A number of recent developments make the 11 May elections currently under preparation in Pakistan a historic occasion. For the first time in its history, a government has managed to complete its term. It has taken 66 years for a government elected at the ballot box to do so – though not without constant fears of direct or indirect military intervention. Ever since the United States linked payment of 7.5 billion dollars of aid (through the Kerry-Lugar Act) to the condition that the military must remain subordinate to the civilian government, the former has resorted to myriad forms of indirect intervention. Regardless of the fact that not all the aid has been disbursed, the Obama administration's new stance has contributed to changing the visibility of the military and intelligence services' room for manoeuvre, albeit without any modification to these groups' interests or strategic objectives. Even less so when foreign troops are expected to be withdrawn from neighbouring Afghanistan in 2014.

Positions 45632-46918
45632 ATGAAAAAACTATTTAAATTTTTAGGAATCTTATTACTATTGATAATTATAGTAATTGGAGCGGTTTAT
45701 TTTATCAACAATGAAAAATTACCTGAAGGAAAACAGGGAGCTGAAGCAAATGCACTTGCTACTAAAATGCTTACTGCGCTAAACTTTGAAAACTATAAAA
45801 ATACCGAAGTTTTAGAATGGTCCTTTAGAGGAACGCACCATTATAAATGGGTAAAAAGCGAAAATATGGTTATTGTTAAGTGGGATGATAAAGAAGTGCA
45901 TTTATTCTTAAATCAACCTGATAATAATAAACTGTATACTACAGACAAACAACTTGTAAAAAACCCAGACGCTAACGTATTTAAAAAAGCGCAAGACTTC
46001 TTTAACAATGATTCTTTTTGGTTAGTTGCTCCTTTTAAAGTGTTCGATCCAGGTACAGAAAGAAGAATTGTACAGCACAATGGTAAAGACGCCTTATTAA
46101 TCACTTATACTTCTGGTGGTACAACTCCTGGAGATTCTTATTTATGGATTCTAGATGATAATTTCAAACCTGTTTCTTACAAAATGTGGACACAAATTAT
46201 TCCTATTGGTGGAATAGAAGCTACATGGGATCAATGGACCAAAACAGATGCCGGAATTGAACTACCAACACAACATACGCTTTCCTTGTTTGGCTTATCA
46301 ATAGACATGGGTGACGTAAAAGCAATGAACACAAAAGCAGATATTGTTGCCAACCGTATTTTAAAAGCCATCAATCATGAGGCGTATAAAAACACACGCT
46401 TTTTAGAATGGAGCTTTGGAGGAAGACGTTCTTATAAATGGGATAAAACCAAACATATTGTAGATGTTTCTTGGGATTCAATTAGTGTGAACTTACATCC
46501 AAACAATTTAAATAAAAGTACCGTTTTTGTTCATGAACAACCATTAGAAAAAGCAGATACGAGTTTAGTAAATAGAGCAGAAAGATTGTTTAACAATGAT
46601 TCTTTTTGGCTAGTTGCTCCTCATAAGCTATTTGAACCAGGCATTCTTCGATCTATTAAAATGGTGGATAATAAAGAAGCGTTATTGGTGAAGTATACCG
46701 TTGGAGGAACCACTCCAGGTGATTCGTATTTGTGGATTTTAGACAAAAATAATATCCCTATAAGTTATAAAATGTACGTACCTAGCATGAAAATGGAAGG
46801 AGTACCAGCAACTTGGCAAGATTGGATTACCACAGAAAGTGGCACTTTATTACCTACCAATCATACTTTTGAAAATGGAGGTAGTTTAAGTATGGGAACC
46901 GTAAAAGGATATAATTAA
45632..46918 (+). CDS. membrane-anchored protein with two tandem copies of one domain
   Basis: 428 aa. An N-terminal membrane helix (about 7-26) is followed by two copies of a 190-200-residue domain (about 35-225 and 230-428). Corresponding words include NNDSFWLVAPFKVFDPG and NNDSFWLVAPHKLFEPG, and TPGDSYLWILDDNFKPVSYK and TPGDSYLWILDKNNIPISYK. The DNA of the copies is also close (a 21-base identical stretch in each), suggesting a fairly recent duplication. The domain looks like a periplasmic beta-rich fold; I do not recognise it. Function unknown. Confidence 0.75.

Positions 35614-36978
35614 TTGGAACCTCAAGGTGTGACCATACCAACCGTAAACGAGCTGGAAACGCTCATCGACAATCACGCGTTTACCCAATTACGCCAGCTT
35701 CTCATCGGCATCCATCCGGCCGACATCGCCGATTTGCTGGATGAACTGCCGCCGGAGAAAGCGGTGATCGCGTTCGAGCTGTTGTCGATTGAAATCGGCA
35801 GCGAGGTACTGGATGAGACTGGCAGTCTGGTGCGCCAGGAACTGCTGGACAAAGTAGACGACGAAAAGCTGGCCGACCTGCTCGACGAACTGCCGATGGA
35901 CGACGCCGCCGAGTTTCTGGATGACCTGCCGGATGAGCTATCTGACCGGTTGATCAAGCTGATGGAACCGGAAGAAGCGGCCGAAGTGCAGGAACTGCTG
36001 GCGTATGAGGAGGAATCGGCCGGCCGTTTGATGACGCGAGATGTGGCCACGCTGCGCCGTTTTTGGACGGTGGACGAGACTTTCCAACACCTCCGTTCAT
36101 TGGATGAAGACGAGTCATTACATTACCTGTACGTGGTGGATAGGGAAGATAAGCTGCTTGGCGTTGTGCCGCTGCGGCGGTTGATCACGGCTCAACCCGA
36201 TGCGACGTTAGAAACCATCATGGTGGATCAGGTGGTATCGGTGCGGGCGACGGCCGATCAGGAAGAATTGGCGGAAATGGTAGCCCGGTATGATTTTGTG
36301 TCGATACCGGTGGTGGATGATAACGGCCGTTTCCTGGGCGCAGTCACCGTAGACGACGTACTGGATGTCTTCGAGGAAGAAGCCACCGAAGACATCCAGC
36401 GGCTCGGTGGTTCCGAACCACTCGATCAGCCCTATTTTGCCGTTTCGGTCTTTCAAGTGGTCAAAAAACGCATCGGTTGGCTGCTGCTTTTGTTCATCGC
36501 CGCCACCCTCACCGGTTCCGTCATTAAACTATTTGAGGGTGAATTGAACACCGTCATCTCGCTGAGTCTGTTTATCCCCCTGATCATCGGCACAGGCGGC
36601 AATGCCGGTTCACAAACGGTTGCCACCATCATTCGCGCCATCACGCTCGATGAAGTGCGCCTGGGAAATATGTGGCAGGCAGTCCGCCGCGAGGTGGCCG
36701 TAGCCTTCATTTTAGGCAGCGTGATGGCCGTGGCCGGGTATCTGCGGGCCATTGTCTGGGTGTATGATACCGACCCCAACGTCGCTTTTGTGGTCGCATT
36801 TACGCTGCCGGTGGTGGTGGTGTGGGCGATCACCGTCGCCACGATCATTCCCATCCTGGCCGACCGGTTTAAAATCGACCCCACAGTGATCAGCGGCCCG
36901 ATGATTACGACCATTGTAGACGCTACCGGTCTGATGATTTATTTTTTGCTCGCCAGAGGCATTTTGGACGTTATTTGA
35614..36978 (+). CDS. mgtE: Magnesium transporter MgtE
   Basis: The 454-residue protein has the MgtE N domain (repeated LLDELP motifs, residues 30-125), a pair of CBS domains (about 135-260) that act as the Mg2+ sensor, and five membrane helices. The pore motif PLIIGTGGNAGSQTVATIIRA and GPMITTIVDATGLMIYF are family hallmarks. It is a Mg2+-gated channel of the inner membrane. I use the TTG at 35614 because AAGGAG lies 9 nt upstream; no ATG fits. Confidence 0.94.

EThis publication was made possible thanks to funding from the Spanish Agency for International Cooperation and Development (AECID).
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